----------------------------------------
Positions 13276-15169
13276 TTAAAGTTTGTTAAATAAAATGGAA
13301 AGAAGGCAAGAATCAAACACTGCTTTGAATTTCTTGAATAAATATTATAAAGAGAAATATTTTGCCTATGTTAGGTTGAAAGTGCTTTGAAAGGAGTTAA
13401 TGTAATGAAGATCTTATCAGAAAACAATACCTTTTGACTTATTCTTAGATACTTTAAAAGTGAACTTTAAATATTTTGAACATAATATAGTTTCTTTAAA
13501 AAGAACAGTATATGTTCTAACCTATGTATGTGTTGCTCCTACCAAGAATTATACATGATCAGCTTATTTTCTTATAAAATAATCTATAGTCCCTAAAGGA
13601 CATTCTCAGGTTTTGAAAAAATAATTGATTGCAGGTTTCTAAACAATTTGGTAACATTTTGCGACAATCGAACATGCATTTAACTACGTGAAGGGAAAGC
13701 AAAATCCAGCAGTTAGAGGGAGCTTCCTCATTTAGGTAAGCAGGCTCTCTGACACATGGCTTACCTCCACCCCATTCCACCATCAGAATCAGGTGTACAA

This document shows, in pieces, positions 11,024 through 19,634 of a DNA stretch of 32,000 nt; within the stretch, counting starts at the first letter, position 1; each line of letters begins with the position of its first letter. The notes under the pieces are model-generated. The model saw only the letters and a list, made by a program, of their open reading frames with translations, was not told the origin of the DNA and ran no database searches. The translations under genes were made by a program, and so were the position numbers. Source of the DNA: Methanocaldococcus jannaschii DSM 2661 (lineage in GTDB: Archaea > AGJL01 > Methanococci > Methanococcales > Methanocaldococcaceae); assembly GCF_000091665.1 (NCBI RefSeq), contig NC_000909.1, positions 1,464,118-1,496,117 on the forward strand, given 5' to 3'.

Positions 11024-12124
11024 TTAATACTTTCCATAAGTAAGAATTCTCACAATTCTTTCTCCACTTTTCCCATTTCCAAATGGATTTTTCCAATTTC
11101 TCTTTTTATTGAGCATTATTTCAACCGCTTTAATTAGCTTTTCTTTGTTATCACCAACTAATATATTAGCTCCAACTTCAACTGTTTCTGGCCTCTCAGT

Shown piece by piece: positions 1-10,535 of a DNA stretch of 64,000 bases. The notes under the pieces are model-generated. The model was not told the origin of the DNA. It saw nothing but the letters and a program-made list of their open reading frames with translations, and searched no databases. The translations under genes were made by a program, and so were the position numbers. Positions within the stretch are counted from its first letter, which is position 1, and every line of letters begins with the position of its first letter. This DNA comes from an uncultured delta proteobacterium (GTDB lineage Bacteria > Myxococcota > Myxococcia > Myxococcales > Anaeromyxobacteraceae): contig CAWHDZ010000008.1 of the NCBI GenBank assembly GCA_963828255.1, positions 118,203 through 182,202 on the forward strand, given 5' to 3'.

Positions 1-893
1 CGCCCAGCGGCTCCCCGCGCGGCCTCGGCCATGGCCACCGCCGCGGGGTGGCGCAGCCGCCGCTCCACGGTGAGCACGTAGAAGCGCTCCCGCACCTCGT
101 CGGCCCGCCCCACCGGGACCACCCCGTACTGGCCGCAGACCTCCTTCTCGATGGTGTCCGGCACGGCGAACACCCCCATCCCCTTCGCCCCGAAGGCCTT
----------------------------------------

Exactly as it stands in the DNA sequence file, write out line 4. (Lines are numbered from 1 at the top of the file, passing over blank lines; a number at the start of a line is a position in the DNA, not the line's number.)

13401 TGTAATGAAGATCTTATCAGAAAACAATACCTTTTGACTTATTCTTAGATACTTTAAAAGTGAACTTTAAATATTTTGAACATAATATAGTTTCTTTAAA